A fifth ministry official was reported arrested Thursday — Vladimir Verteletsky, who headed a division in the ministry’s defense procurement department. He was charged with abuse of office that resulted in damages worth over $776,000, the Investigative Committee said.

Also, the deputy head of the federal prison service for the Moscow region, Vladimir Telayev, was arrested Thursday on charges of large-scale bribery, Russian reports said.

WHY IS THIS HAPPENING NOW?

The arrests suggest that “really egregious” corruption in the Defense Ministry will no longer be tolerated, said Richard Connolly, a specialist on the Russian economy at the Royal United Services Institute in London.

Shortly after his inauguration, Putin replaced Shoigu as defense minister with Andrei Belousov, an economist. Peskov said Russia’s increasing defense budget must fit into the country’s wider economy.

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Peskov said Russia’s defense budget is 6.7% of gross domestic product. That is a level not seen since the Soviet era.

“There is a view that this needs to be spent more wisely,” Connolly said.

Before his death in a still-mysterious plane crash last year, mercenary chief Yevgeny Prigozhin led a brief rebellion against the country’s military leadership, saying it mismanaged the war and denied weapons and ammunition to his forces.

Belousov’s appointment is “a grudging recognition from the Kremlin” that it has to pay attention to these problems, said Gould-Davies.

It’s also critical the war is managed correctly because Russia’s economy depends on it. Russians are earning higher salaries driven by the booming defense sector. While that has created problems with inflation, it allows Putin to keep delivering on promises to raise living standards.

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Greene said the government needs to “keep the war going in order to keep the economy going,” but also must ensure the costs — and corruption — are not higher than needed.

Connolly said it’s also possible that Belousov, the new defense minister, is clearing out his predecessor’s associates and sending the message that “things are going to be done differently.”

Other changes include Deputy Defense Minister Yuri Sadovenko, who was replaced by Oleg Saveliev, a former aide to Belousov, and Rossiyana Markovskaya, a former Shoigu spokesperson who said she was quitting to take a new job.

Popov’s case may be different. He fought in Ukraine and was suspended in July 2023 for criticizing the Defense Ministry leadership — like Prigozhin did — and blaming it for a lack of weapons and poor supply lines that led to many Russian casualties.

He now may be facing the consequences for that criticism.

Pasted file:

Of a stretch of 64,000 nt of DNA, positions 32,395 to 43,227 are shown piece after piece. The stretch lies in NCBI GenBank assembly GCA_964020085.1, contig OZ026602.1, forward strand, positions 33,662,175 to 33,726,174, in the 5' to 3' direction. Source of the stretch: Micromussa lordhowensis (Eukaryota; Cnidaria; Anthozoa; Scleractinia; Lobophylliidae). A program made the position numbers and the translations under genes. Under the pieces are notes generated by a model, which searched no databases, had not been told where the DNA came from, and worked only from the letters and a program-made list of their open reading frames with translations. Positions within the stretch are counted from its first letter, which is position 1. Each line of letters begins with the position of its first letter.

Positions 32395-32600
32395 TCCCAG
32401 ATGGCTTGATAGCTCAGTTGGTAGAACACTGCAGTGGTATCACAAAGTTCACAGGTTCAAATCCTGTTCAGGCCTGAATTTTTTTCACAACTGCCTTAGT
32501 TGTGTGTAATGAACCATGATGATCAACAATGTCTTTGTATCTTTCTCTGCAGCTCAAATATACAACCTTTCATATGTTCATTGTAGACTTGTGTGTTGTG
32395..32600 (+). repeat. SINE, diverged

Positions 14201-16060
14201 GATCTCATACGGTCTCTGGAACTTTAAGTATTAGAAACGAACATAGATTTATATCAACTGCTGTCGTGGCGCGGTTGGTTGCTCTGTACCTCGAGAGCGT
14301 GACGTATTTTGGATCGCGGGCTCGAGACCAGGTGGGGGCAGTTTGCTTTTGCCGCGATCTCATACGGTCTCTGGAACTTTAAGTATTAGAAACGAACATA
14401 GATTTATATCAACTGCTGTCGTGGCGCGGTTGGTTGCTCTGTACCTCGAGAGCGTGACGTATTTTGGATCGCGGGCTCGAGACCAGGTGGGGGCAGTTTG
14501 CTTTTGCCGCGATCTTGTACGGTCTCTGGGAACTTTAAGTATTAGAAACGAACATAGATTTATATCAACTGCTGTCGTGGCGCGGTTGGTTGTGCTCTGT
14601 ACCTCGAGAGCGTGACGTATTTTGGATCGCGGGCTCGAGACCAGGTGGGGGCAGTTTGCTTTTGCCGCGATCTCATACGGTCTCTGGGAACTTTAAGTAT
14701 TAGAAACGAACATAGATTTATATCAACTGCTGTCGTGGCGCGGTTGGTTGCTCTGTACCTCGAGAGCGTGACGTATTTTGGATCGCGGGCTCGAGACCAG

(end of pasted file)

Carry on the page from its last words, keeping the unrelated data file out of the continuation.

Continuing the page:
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COULD THIS BE A TURF BATTLE?

It is unclear whether the Kremlin or Russia’s security services, particularly the State Security Service, or FSB, are the driving force behind the arrests.

It’s possible that officials sufficiently distant from Putin could have been caught in the middle of a turf war unconnected to the appointment of the new defense minister.

The security services, Greene said, could be trying to “push back” against the military’s dominance seen since Putin ordered the invasion of Ukraine in 2022.

While the Kremlin denies that any kind of a purge was taking place, “if Putin didn’t want it to happen, it wouldn’t be happening,” Greene said.

WHAT WILL HAPPEN NEXT?

More arrests are likely as the new defense minister wants to show “there is a price to be paid” for corruption in order to rein it in, Connolly said.

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Greene added that it’s also possible that “entrepreneurial” investigators will think launching a criminal case against a general is a great opportunity for career advancement.

Because corruption is so endemic, however, it could cause panic in the whole system.

If officials are arrested for behavior that previously was allowed even though it was illegal, it could shift the “red lines,” Greene said.

If the arrests continue or widen beyond the Defense Ministry, it could cause finger-pointing and for officials to “rush for the exits,” he said, and that is something the Kremlin wants to avoid.

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Because the system is built on corruption, Greene said, attacking it too hard could cause it to “fall apart.”

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Russia says US journalist Evan Gershkovich to face trial for ‘CIA work’

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Russia says US journalist Evan Gershkovich to face trial for ‘CIA work’

Wall Street Journal rejects ‘false and baseless’ charge against 32-year-old reporter who has been in custody since March 2023.